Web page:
2018-08-01 13.29.41

This year I participated in our local library’s first ever implementation of a seed bank. They took those gorgeous wooden cabinets that held the cards people could use to find books and now use a computer screen instead and turned it into being a keeper of seed packets. They communicated with heirloom seed companies and received donations of varied seeds for flowers, vegetables, and herbs. Then they painstakingly labeled small envelopes with common name, variety, seed source, date added, and where in the notebook notes can be found on how to grow each type. The library had a farmer do a presentation for interested patrons.  He was knowledgeable on growing and on the proper procedures for saving seeds from your harvest in order to grow again next year. The dream is that we grow varieties that do well in our location, and at harvest leave 25% of the plants unharvested so the seeds can be collected from the produce when they are ready. It means, to my understanding, letting the fruit/vegetable rot on the vine, then gathering the seeds, cleaning and drying them, and putting them away until next growing season. Part of the seed bank expectation is that some of those collected seeds are given back to the seed bank. Over time, the best heirloom seeds for our area will fill those boxes at the library.

I chose 5 or 6 things to try. Only 1 of them succeeded, and that one succeeded very well!

Common name: tomato

Variety: Red Zebra

Seed Source: Seed Savers Exchange

Date Added: March 2018

Notes: A10

When I got the packets home, I discovered there were only 10 seeds in each. I started some inside early, including the tomatoes. There was a 100% germination rate on them. When it came time to transplant them to bigger containers, I carelessly snapped one off at ground level. Certain it wouldn’t survive, but also being the eternal optimist, I planted it anyway. As time went on, it didn’t appear to be growing – but it didn’t die either. Weeks went on and it eventually started to grow. At this time its 9 siblings were going bananas with growth. When it came time to plant them outside, the 9 went into the prepared space, and little sibling stayed in its container, but it was placed near them.

These tomato plants grew so vigorously I thought maybe I’d planted magic beans by mistake. The stems thick and fibrous, the branches lush, and lots and lots of blossoms. Soon, they were covered with many baby tomatoes. The little sibling was far behind in growth and production but eventually baby tomatoes sprouted on it as well. 100% germination and prolific production is a gardener’s dream come true.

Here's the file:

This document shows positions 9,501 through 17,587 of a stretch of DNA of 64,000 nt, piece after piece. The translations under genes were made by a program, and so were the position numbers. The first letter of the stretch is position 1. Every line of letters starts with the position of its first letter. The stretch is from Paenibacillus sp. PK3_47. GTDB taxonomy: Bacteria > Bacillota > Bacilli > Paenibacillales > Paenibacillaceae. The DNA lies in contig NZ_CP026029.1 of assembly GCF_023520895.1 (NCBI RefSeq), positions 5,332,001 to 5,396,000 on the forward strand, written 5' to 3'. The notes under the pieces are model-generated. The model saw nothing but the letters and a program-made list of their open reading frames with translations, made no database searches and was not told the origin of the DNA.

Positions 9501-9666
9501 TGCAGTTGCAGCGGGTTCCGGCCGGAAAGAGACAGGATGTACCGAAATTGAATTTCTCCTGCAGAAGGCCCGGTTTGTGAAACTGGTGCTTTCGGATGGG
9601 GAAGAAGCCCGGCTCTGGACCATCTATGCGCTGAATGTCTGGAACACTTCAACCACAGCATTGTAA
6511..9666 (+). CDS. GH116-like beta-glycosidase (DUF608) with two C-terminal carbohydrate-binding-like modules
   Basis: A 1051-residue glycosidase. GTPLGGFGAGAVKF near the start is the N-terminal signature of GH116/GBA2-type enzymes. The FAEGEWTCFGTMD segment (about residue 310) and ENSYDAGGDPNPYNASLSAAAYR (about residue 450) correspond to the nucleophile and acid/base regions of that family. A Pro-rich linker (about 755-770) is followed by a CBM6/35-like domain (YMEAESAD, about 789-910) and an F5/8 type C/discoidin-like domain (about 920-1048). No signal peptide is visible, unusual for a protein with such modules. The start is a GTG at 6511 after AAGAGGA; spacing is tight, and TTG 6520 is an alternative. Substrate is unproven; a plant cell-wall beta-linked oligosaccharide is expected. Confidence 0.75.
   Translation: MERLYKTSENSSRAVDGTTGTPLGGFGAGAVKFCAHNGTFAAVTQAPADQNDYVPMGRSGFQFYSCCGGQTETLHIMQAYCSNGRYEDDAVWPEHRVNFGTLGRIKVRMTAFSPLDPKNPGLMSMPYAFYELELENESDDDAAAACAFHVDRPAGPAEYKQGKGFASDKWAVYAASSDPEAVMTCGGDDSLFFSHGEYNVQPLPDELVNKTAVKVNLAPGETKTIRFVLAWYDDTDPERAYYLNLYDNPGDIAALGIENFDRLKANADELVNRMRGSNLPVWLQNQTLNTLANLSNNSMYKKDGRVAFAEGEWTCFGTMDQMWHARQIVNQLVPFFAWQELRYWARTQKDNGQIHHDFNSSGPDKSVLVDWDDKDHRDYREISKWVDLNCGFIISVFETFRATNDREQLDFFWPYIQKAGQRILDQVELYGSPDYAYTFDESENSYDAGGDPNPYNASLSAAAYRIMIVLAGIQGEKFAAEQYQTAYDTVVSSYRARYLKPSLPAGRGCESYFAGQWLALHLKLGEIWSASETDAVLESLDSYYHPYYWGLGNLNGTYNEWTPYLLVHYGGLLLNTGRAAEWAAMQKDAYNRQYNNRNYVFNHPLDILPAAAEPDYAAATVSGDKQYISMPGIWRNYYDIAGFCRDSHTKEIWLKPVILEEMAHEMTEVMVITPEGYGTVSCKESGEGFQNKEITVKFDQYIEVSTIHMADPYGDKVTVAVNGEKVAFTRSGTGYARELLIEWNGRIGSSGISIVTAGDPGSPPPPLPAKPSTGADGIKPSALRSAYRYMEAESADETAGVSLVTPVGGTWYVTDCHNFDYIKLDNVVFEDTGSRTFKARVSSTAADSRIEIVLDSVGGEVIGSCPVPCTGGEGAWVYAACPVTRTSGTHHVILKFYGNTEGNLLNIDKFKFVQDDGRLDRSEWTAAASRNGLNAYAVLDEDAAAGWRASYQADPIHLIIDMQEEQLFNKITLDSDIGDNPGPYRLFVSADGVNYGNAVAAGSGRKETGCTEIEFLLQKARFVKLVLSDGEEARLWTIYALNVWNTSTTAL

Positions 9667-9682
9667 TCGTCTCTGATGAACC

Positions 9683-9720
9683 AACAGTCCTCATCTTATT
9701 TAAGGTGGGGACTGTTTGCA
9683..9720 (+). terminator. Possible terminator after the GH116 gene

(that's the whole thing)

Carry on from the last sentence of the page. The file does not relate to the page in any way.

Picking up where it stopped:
There were battles with hornworms, blossom end rot, and with cages to keep them up off of the ground, but soon the day came when a large bowl of glossy, a bit smaller than pool-ball-sized, red fruits, with green stripes, were picked from the plants. I don’t like eating fresh tomatoes, but I love using them in sauces. These fruits were blanched in boiling water then thrown into ice water and their skins were peeled off. Being small, I cut them into quarters and added them to spaghetti sauce. This is where things literally fell apart for red zebra tomato. They turned to mush and lent little flavor to the sauce. It never occurred to me that these were not suitable for canning (or putting in sauce). Not wanting to eat them fresh, it’s unknown how they taste that way, but they have little flavor in sauces.

You know about hindsight. I googled the variety and read some reviews. One person said that they are the perfect market tomato because they look so gorgeous. They also commented on the vigorous growth of the vines.

Lots of mistakes by moi, including a growing season for tomatoes was lost (seed savers say grow only one variety of a particular fruit or vegetable at a time or there is danger of cross-pollination).


  1. if you want to get free seeds, do research on the variety before committing to it

  2. figure out if you want to give vigorous but unpalatable plant seeds back to the seed bank

  3. plant seeds you are confident will give you the product you want

  4. keep an eye on your plants for nefarious pests!

  5. Make sure you have enough support for your plants, as it’s tough to do once they are booming

  6. water at the same time each day

  7. make sure you fertilize and/or add mineral supplements, as needed

Word of the Day — Gloss

2 Comments Add yours

  1. Idara-abasi says:

    great tips for when I own a home and can grow my veggies 🙂

    Liked by 1 person

    1. msjadeli says:

      glad you liked the tips. hoping this year’s garden is better than last year’s. i think it is an ongoing learning experience, growing food

      Liked by 1 person

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